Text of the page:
A complementary of a colour is the one that is found directly
opposite it on the colour wheel (red is the complementary of
green for instance). Mixing a little of the complementary with a
colour will tend to “neutralize” or reduce the intensity of the
colour. A little red added to a brilliant green will produce a softer,
“warmer” green. Add some more red, and you get an “olive drab”
colour; some more, and the green starts to transition into brown.
Surprisingly, a colour, when juxtapositioned with its complementary,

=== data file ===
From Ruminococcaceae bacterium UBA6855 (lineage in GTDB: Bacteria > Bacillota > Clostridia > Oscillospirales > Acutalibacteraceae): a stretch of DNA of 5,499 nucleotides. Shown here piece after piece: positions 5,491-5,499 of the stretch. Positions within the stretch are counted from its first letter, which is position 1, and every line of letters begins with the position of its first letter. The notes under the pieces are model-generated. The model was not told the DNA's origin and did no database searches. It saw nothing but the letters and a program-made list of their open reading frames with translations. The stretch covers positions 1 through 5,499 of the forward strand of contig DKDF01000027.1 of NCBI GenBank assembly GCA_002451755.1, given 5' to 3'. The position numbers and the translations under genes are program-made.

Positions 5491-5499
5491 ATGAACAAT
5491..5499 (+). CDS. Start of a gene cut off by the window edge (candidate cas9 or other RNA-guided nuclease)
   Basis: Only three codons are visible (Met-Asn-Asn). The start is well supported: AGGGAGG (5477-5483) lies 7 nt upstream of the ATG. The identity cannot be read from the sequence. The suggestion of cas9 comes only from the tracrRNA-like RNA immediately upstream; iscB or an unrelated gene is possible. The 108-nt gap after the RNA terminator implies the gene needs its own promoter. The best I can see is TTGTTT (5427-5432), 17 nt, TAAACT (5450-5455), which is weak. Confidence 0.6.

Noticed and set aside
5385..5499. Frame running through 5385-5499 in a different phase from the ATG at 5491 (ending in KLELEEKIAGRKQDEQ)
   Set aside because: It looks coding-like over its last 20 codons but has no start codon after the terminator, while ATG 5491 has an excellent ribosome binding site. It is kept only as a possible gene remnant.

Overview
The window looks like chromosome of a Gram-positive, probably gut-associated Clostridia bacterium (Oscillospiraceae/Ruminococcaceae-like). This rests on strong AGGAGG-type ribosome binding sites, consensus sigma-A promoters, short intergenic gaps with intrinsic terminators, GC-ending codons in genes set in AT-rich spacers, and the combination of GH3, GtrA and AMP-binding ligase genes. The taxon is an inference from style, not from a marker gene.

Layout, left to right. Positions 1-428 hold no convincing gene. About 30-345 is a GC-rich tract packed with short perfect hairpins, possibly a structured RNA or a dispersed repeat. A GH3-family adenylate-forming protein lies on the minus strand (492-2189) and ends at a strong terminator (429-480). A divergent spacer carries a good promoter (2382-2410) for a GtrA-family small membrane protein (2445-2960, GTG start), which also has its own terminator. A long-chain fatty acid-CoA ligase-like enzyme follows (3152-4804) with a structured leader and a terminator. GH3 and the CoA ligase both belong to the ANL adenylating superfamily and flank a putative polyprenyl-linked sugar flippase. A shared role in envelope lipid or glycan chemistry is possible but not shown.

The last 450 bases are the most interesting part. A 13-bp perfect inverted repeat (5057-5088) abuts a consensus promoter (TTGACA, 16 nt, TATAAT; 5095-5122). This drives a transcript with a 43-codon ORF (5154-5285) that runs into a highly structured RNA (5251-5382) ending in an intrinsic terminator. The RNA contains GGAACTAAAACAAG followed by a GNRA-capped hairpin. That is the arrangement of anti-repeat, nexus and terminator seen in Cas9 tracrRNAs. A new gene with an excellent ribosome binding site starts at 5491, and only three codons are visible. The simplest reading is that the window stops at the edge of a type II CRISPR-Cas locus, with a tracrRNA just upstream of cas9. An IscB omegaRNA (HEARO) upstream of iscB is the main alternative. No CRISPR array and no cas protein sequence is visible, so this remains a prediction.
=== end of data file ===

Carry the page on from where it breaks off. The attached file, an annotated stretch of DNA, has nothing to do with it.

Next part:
appears to be intensified. This seems to work best when the areas
covered by the two colours are dissimilar – i.e., not 50/50. The
two red squares at right are the same colour, yet the one set
against the green background appears more intense.
Use this idea in your paintings. If you need a colour to look more
intense, set it against its complementary. Use complementary
colours in the underpainting (ie. Some orange under a blue sky, or
patches of red underpainting peeking out through green grass in
the foreground), to increase the overall vibrancy of a picture.